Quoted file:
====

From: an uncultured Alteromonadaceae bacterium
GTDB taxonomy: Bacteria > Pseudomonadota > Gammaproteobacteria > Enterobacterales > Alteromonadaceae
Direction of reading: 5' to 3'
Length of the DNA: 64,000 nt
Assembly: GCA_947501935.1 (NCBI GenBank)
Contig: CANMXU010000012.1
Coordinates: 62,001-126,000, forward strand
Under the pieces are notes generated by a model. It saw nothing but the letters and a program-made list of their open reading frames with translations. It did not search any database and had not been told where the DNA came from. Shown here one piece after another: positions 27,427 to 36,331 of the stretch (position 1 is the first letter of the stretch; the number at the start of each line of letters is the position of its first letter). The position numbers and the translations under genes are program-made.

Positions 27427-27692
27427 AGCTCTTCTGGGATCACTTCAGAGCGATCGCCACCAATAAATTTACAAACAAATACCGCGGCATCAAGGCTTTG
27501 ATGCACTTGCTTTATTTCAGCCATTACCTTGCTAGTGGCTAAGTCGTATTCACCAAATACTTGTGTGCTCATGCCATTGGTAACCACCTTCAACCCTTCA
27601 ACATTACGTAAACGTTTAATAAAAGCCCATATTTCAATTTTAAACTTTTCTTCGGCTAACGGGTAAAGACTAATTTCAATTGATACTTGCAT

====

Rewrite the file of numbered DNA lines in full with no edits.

From: an uncultured Alteromonadaceae bacterium
GTDB taxonomy: Bacteria > Pseudomonadota > Gammaproteobacteria > Enterobacterales > Alteromonadaceae
Direction of reading: 5' to 3'
Length of the DNA: 64,000 nt
Assembly: GCA_947501935.1 (NCBI GenBank)
Contig: CANMXU010000012.1
Coordinates: 62,001-126,000, forward strand
Under the pieces are notes generated by a model. It saw nothing but the letters and a program-made list of their open reading frames with translations. It did not search any database and had not been told where the DNA came from. Shown here one piece after another: positions 27,427 to 36,331 of the stretch (position 1 is the first letter of the stretch; the number at the start of each line of letters is the position of its first letter). The position numbers and the translations under genes are program-made.

Positions 27427-27692
27427 AGCTCTTCTGGGATCACTTCAGAGCGATCGCCACCAATAAATTTACAAACAAATACCGCGGCATCAAGGCTTTG
27501 ATGCACTTGCTTTATTTCAGCCATTACCTTGCTAGTGGCTAAGTCGTATTCACCAAATACTTGTGTGCTCATGCCATTGGTAACCACCTTCAACCCTTCA
27601 ACATTACGTAAACGTTTAATAAAAGCCCATATTTCAATTTTAAACTTTTCTTCGGCTAACGGGTAAAGACTAATTTCAATTGATACTTGCAT